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Volume 2 - Wet Mill

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mountain thunder gazette headercoffee cherry

In our last edition, we explored picking the coffee fruit from the tree. Once that has happened, there is still quite a journey to take before we have any coffee to drink. The next step is to remove the seed from the surrounding layers of fruit and mucilage and to dry the seed (bean). Generally, we call this part of journey cherry processing, though it can be broken down into wet and dry milling. Wet milling is concerned with removing the fruit and muci-lage layers before drying the seed.

As it turns out, there are several cherry processing methods. Each has its pros and cons and most have a noticeable effect on the flavor of the coffee brew. There is discussion as to the best way to process the cherries, but more importantly ... a method should be embraced and done well.

green coffee wet millThe purpose of cherry processing is to remove all the layers from around the seed and reduce the moisture content of the seed. Those tasks can be done in any order. Of course, there are variations of each of these general methods.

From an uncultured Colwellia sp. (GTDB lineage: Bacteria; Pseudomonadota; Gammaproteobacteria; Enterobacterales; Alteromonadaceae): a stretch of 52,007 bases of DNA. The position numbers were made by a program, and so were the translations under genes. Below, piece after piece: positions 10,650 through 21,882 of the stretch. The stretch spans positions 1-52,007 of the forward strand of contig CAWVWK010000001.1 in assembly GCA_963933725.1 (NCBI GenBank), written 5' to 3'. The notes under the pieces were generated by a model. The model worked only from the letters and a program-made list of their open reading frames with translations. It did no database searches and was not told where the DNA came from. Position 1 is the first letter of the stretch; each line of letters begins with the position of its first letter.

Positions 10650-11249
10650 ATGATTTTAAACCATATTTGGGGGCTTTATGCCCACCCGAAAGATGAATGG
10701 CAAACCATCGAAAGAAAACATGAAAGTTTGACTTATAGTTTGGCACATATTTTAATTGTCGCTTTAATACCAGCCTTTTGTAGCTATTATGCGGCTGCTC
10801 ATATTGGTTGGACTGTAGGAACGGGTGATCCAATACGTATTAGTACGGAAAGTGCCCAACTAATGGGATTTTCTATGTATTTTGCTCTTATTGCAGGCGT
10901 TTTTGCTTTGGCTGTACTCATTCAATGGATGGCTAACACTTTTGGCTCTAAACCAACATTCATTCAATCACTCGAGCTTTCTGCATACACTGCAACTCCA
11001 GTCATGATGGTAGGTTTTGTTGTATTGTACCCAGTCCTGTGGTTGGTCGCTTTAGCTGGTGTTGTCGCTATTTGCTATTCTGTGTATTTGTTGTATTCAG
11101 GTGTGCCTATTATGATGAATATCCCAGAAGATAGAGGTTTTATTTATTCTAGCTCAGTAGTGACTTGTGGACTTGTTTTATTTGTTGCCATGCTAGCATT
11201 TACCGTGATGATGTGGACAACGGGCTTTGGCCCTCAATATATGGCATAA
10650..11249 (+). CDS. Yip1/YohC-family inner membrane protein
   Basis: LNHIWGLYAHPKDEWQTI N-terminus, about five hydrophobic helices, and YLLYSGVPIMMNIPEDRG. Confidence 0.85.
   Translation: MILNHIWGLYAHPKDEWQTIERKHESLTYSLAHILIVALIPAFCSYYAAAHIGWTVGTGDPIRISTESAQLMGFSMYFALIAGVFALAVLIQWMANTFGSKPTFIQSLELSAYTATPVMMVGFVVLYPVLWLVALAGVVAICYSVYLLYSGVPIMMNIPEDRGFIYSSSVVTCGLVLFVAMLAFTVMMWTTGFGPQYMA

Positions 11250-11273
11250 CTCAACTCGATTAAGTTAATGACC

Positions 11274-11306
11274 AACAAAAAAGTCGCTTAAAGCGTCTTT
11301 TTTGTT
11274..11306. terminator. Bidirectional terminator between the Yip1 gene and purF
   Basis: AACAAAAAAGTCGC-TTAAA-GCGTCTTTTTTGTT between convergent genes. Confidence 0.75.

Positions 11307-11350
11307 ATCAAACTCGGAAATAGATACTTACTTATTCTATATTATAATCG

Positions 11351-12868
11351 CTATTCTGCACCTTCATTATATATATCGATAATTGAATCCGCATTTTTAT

• The oldest method involves drying the entire fruit down, with the seed inside, before removing the seed. This is called the fruit dried, natural process, or dry process.
• Or the seed can be removed from the fresh fruit leaving the other layers (mucilage and parchment) on the seed while it dries. This is called the pulp dried, semi-washed, or honey process.
• Or the seed is removed from the fresh fruit and the mucilage removed with a machine or by fermentation process before the seed is dried. This is called parchment dried, washed process, or fermentation method.

Here at Mountain Thunder, we embrace the washed process/parchment dried. We believe this brings out the seed’s best inherent characteristics. While other methods may add a distinctive flavor that comes from the method itself, we think fermenting the mucilage off the seed best exposes the soul of the coffee to your palate.

green on drying deckOnce we remove the mucilage, we primarily dry the seeds (beans) on open-air decks. It takes 1 - 2 weeks for the seeds to dry down to the appropriate moisture content. However, if our decks are full, we will use custom-built dryers to speed up the drying process.

Once the coffee, now called parchment coffee, is dried, we store it in a temperature and humidity-controlled environment for several months. We believe this “aging” is critical in attaining the best of the best flavor experience that you expect from Mountain Thunder’s 100% Kona Coffee.

In our next edition, we’ll see what happens in the dry mill where the parchment layer is removed from the seed and we finally see the green coffee beans.